Embiid uses pick-and-roll game to turn it around after slow start

The Bucks came into the game with a good game plan for how to defend Embiid. The big man was flustered early on and struggled, connecting on just one of his first eight shot attempts.

However, things began to click for Embiid late in the second quarter. He scored or assisted on the Sixers' final 12 points of the quarter due in large part to his success playing alongside Harden.

The Sixers have proven they, against most teams, can successfully execute both the pick-and-pop and pick-and-roll between Harden and Embiid. It is something the duo has quickly gotten comfortable with and is immensely difficult to slow down due to the plethora of options it generates for the offense. Embiid performs the pick and can either pop at the three-point line or around the free-throw line or roll to the basket. After the slow start, he would go on to score 27 points on 10-of-13 shooting from the field.

Brook Lopez did a solid job defending Embiid, albeit often with the help of a double-team, but he is no match for Embiid when they get matched up one on one. Embiid bullied Lopez into the paint, drawing an and-one late in the fourth quarter.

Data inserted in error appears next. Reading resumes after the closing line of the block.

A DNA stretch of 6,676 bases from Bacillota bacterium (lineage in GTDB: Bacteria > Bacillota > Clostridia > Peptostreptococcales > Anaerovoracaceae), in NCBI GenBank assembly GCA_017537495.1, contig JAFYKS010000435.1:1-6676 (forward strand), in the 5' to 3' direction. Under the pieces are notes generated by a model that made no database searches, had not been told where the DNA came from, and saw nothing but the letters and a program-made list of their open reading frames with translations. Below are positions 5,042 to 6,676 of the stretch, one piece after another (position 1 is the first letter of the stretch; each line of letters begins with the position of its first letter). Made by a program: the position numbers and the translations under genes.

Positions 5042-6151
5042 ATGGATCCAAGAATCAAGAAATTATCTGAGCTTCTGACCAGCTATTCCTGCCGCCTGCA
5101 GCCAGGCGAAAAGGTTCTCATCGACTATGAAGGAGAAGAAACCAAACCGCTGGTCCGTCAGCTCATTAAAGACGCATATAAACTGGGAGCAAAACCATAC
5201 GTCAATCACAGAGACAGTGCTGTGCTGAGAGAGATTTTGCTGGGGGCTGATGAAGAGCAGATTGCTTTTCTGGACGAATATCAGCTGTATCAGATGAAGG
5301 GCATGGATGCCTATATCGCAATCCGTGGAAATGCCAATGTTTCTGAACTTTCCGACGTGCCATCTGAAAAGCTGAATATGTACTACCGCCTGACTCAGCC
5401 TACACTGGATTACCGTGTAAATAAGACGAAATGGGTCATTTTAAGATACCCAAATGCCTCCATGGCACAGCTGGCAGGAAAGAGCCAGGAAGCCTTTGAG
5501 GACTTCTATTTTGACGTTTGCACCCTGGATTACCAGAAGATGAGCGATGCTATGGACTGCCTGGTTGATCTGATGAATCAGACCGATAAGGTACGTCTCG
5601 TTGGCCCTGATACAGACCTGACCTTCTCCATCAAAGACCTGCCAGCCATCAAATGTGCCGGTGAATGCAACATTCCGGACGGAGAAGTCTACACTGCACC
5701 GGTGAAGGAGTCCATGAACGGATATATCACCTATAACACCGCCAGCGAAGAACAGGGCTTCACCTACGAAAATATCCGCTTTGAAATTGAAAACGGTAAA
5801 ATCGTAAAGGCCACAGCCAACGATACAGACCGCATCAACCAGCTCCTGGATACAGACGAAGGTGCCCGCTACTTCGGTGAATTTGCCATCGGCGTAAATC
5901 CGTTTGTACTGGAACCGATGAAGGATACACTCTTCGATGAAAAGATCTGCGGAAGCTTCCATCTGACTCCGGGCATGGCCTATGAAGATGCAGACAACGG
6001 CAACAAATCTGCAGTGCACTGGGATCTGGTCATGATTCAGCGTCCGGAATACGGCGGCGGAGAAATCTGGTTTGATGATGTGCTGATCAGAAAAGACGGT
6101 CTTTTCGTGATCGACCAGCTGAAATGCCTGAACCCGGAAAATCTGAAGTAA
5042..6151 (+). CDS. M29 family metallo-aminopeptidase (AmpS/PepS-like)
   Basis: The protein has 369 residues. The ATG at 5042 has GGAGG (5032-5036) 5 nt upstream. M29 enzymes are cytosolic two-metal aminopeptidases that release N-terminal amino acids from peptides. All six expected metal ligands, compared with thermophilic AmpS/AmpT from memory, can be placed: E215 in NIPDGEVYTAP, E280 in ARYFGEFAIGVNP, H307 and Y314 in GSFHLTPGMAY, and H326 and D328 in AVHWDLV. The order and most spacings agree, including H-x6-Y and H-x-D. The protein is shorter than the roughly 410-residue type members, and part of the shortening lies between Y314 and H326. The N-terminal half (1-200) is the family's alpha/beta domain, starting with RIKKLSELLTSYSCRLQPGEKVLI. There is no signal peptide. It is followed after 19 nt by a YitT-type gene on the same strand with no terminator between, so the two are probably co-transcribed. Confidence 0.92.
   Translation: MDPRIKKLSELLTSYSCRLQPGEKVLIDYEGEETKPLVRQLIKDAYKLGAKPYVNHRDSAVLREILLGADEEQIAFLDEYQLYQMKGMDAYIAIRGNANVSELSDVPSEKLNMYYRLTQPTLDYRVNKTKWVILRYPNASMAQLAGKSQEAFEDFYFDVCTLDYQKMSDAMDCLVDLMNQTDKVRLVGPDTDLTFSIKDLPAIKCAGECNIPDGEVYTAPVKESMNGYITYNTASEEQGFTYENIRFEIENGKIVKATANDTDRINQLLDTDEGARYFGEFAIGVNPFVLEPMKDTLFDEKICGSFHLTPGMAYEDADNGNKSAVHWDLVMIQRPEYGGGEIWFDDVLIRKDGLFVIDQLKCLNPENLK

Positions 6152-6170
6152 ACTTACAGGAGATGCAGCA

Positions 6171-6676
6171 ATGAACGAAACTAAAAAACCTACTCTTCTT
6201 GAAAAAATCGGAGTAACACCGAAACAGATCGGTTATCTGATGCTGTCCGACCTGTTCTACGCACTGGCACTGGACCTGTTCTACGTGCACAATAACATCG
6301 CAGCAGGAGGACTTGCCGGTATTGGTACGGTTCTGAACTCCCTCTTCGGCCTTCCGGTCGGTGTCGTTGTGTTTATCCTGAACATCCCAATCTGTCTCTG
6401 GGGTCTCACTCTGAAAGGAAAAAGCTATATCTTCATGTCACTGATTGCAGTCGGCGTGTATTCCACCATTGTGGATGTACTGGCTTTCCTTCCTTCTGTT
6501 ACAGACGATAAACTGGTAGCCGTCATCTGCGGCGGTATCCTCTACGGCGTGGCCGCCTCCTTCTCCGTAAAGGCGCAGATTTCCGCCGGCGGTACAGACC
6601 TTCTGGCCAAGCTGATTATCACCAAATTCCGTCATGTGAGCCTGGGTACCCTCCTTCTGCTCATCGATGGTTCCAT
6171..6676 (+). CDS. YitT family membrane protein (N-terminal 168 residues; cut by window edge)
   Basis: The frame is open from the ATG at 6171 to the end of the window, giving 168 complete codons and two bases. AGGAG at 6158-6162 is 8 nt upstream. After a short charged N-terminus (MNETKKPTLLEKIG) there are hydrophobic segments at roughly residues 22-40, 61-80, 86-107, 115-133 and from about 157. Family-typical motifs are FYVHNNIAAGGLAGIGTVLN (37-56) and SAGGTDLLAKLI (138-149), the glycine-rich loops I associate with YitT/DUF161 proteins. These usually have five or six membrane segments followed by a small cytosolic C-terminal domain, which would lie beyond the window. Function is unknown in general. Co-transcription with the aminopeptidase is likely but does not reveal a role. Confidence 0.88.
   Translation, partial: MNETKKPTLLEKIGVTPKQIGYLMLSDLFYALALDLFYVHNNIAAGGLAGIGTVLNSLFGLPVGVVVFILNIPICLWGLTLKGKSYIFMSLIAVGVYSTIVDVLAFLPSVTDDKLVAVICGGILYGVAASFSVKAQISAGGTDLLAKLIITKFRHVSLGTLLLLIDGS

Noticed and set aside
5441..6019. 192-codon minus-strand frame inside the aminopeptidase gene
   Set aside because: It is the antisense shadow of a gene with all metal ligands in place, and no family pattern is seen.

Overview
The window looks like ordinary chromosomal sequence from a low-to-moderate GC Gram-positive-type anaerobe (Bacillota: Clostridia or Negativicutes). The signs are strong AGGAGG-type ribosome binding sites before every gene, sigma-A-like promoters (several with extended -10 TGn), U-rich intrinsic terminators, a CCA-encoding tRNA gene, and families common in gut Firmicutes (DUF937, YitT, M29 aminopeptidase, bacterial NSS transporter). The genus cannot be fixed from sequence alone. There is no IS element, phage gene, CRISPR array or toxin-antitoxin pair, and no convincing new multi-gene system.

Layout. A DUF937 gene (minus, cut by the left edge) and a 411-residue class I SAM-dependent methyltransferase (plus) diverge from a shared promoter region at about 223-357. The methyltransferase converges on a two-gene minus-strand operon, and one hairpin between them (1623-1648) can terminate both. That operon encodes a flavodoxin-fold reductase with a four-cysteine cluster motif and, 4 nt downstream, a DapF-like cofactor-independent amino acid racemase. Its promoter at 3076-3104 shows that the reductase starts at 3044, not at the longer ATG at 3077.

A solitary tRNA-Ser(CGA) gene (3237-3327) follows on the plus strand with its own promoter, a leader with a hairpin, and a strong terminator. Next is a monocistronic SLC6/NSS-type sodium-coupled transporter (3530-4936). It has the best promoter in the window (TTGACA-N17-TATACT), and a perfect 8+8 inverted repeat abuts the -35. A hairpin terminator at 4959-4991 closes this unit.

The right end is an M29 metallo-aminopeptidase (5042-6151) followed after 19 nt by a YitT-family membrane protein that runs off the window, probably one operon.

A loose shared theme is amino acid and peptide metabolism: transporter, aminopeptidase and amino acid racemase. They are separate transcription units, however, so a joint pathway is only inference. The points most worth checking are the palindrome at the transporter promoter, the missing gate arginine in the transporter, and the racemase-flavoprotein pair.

Danny Green, who has been stringing together some solid performances off the bench over the last week or two, once again played more minutes than Matisse Thybulle. Green played in 23 minutes, scoring nine points on 3-of-5 shooting from beyond the arc to go along with four rebounds. Thybulle played 21 minutes and finished with two points, two steals and a block. With Green is knocking down his threes at a solid clip over the last few games, the Sixers continued to try to match up some of his minutes alongside Embiid. Thybulle does not provide much offensively and it is imperative to surround Embiid with shooters to make the offense run more efficiently.